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2017 Autistic Advocacy Award: Michelle Middlemiss

posted Jul 7, 2017, 6:28 AM by Jessica Benham

We're thrilled to announce that Michelle Middlemiss will be the recipient of our 2017 Autistic Advocacy Award at our Gala. This award is given to an autistic person who has demonstrated commitment to the values and mission of the disability rights movement and intersectional feminism in Western Pennsylvania.
Michelle had no concrete idea that she was autistic until the age of 30. Up until then she was diagnosed with having an “unknown cognitive disorder.” After finally being diagnosed with Autism, ADHD and Dyslexia she was accepted into the Autism Waiver for PA, which literally saved her life. The Waiver set her up with a staff that works on strategies and coping skills that help with daily life challenges. Because of this involvement she became committed to helping otherson the autism spectrum. Michelle achieved her Associates Degree as a Teacher’s Assistant and hopes to work with autistic students in a classroom setting. She has volunteered at Spectrum and Sunrise Schools working with students on the spectrum and found that she can help them in ways “someone who doesn’t live it every day” can’t.

In 2013 she was asked to speak on a panel in Lancaster at the 6th Annual PA Autism Training Conference. Normally that would seem impossible for her to cope with because of the large group; but when she is speaking to anyone about autism, she becomes a different person and her advocacy takes over. At the PATC she spoke to the crowd with her heart pouring out to them; she became confident in what she wanted them to learn about autism. In 2015 she was invited to be a member of the ISAC Subcommittee which meets quarterly in Harrisburg. The board helps develop policies and feedback involvement for autism advocacy. Since then she has been an invited speaker at multiple autism functions, speaking to professionals and parents of those on the spectrum. Michelle loves writing for PITTVERSE magazine which is written totally by autistic writers!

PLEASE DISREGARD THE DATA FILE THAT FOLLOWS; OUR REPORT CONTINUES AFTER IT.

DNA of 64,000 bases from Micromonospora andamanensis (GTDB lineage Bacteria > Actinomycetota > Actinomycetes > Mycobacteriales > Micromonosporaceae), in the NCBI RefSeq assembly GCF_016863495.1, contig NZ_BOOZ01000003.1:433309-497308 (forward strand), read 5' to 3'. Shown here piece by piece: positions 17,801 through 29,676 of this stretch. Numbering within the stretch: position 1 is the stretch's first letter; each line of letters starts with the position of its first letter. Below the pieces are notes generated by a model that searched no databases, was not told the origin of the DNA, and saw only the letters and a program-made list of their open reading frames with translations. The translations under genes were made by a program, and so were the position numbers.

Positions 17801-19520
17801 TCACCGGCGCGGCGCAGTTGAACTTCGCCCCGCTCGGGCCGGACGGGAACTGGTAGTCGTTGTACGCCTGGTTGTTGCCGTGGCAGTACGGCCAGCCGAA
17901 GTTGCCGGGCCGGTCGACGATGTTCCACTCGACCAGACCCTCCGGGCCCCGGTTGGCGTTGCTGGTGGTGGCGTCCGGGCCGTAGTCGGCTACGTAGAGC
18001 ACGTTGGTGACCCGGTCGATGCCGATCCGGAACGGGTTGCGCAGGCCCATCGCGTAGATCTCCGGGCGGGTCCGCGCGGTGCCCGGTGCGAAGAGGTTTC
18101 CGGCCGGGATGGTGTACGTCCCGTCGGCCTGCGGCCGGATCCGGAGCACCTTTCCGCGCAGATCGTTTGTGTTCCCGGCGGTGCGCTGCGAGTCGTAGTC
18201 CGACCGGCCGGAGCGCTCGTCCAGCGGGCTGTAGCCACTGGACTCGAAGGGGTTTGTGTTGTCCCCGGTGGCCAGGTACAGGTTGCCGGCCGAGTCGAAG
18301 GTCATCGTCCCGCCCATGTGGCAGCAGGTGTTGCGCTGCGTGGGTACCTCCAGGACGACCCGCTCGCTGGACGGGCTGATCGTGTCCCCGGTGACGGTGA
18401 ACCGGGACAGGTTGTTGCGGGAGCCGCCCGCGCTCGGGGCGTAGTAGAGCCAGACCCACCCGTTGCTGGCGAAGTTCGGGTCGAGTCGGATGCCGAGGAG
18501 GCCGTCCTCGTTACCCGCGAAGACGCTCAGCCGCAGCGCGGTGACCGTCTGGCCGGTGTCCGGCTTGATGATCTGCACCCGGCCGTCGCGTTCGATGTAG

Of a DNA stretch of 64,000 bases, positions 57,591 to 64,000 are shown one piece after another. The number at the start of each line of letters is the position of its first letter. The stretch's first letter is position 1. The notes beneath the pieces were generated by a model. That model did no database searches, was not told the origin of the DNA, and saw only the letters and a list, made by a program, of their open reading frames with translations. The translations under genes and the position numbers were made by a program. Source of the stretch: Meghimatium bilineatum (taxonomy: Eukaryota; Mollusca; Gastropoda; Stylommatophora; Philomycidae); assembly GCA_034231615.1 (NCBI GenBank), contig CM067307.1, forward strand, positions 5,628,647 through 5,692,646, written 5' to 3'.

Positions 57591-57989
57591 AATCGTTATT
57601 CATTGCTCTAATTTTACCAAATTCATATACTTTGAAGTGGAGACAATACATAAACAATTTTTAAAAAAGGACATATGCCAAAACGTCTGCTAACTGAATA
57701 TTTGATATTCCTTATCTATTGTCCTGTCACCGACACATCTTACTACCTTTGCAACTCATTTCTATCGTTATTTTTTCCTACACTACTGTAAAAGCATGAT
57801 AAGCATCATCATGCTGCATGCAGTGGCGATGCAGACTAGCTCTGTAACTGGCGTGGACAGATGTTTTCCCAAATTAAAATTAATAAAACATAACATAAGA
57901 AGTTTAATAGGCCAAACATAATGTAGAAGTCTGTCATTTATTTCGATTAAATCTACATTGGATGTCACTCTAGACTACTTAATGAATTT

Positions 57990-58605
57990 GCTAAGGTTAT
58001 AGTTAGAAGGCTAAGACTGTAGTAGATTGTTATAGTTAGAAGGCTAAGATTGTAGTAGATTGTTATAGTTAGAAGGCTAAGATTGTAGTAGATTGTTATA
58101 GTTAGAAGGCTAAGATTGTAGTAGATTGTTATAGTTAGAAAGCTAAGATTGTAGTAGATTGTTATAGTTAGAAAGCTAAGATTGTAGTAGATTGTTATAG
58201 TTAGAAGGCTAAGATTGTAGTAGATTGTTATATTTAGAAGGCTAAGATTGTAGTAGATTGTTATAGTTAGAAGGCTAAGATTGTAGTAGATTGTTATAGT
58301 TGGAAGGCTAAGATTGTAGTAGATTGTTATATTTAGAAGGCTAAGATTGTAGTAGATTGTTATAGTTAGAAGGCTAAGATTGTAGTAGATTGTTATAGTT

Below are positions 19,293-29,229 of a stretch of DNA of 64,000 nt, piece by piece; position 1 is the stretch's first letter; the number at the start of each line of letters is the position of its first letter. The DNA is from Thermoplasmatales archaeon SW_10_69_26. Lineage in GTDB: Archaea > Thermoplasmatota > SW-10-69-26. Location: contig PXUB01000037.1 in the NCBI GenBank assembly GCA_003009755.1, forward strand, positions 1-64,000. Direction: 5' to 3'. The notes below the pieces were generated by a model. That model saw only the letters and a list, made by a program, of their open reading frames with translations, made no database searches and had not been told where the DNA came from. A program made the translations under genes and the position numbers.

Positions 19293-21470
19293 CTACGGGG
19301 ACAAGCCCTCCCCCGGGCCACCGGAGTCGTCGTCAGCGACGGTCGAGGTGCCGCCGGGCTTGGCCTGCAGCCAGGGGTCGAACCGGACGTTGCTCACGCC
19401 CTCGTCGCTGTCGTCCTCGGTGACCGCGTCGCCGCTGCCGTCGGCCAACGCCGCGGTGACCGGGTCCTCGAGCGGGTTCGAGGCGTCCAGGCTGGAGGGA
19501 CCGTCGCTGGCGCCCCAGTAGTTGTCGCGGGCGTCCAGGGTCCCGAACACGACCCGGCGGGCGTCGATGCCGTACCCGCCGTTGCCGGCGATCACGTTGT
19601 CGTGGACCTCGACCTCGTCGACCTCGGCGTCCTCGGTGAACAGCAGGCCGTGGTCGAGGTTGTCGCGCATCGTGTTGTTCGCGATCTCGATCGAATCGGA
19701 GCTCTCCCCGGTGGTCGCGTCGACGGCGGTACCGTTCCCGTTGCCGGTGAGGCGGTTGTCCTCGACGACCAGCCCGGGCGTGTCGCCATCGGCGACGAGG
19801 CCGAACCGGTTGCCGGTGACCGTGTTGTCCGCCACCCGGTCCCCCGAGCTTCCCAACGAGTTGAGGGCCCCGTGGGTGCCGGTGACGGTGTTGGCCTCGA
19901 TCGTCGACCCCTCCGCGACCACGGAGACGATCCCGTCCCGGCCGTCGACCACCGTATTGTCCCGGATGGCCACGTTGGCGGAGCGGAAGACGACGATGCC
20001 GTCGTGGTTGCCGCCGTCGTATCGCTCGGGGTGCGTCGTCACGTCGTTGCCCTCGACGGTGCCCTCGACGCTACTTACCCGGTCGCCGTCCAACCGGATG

One event she is most proud of came last year at election time with the primaries. When she went to vote they told her she was registered as an independent, which was incorrect and stopped her from voting. Michelle brought up both her voting and disability rights and was persistent in them contacting a lawyer who works with human rights and disabilities. The result was that a lawyer with these credentials obtained the paperwork needed and walked it up to the courthouse to get it signed by a judge. It was faxed back to the voting poll and after waiting 5 hours; Michelle signed the paperwork and put in her vote!
Thanks for all the work you do, Michelle - we're thrilled to honor you with this award.

Image 1 description: Michelle, from the side, wearing headphones and sunglasses. She wears a white t-shirt and looks off into the distance. She is outside, and there is grass and a fence in the background.

Image 2 description: Michelle stands in front of stairs. A grey cat sits behind her on the stairs. She is holding two stuffed animals and wearing sunglasses. Her hair is short and brown.


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